Tom Steyer, founder of Farrallon Capital Management, one of the world's most successful hedge funds, and now a full-time philanthropist and political activist, is planning to spend $100 million during the 2014 election cycle to unseat lawmakers opposed to action on climate change, the New York Times reports.
Recently, Steyer, who spent $11 million to help elect Terry McAuliffe governor of Virginia and millions more on a Democratic primary race in Massachusetts, invited two dozen liberal donors and environmental philanthropists to contribute $50 million to his political organization, NextGen Climate Action, to match $50 million of his own. The money will be used to fund political advertising campaigns in select races in 2014, including the gubernatorial race in Florida, where incumbent Rick Scott is on record as saying he does not believe science has established that climate change is driven by human activity, and in Iowa, where Rep. Bruce Braley, an outspoken proponent of measures to limit climate change, is running for the U.S. Senate.
NextGen Climate, a twenty-person operation that includes a super PAC, a research organization, and a political advocacy nonprofit, emerged from a successful 2012 campaign in California to pass a ballot initiative that eliminated a loophole in the state's corporate income tax and earmarked a portion of the revenues to clean-energy projects. Now the organization is seeking to tap the fortunes of Silicon Valley, where many deep-pocketed donors rank climate change as their top political issue. The group's higher profile also signals a shift within the environmental movement, as an increasing number of donors shift their financial resources from philanthropy and education to campaign vehicles designed to contest and win critical elections.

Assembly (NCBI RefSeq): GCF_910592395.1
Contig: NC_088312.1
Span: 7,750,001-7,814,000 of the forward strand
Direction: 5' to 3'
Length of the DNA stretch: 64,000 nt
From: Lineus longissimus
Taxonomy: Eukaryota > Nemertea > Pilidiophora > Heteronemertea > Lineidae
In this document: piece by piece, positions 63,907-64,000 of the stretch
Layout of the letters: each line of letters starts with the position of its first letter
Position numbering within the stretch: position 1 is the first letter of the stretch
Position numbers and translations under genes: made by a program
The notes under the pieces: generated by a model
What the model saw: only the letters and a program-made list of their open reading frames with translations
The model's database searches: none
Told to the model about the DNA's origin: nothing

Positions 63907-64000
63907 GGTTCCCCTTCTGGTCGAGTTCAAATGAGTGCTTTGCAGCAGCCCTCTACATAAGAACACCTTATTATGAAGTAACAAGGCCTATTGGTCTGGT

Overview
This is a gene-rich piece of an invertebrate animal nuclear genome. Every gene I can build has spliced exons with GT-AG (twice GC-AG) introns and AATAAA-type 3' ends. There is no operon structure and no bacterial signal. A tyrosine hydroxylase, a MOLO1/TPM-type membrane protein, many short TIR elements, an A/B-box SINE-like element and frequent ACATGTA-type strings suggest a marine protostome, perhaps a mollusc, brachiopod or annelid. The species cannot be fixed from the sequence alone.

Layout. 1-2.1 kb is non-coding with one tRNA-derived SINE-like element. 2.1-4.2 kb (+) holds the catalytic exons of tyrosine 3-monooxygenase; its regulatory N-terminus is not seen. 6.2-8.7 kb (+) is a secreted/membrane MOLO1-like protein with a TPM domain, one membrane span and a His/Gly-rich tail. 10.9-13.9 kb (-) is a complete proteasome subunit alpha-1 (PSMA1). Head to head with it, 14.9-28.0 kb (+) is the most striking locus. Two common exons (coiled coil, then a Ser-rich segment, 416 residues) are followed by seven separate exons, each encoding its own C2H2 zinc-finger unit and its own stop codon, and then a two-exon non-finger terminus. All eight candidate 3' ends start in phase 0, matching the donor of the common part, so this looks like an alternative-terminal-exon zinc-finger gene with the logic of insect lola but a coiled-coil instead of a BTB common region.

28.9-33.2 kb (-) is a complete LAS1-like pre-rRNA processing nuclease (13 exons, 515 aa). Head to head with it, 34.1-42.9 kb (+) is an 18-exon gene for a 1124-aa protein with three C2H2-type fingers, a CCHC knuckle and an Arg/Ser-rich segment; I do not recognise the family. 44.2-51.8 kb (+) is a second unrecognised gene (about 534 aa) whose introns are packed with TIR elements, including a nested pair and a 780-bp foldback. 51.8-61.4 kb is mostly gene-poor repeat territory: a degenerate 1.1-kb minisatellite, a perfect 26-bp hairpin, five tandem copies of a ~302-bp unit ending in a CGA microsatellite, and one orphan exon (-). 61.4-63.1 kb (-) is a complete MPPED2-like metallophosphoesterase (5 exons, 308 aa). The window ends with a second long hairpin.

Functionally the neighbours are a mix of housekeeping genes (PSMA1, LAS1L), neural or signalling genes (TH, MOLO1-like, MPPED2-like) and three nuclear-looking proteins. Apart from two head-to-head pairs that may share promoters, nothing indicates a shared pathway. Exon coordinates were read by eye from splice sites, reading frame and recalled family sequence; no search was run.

Unlike some on the left, Steyer has embraced the political toolbox that was opened to wealthy donors and other interests by the Supreme Court's Citizens United decision, which makes it easier for businesses, unions, and wealthy individuals to pour unlimited funds into elections. "Is it going to take $100 million? I have no idea," Steyer told the Times. "I think that would be a really cheap price to answer the generational challenge of the world."
But efforts such as Steyer’s have drawn criticism — even from those who share his priorities. "A small number of the richest individuals in America are attempting to use their enormous wealth to purchase government decisions to advance their own personal interests," said Fred Wertheimer, president of Democracy 21, a group that favors tighter limits on money in politics. "This is about as far as away as we can get from ‘representative government.’ "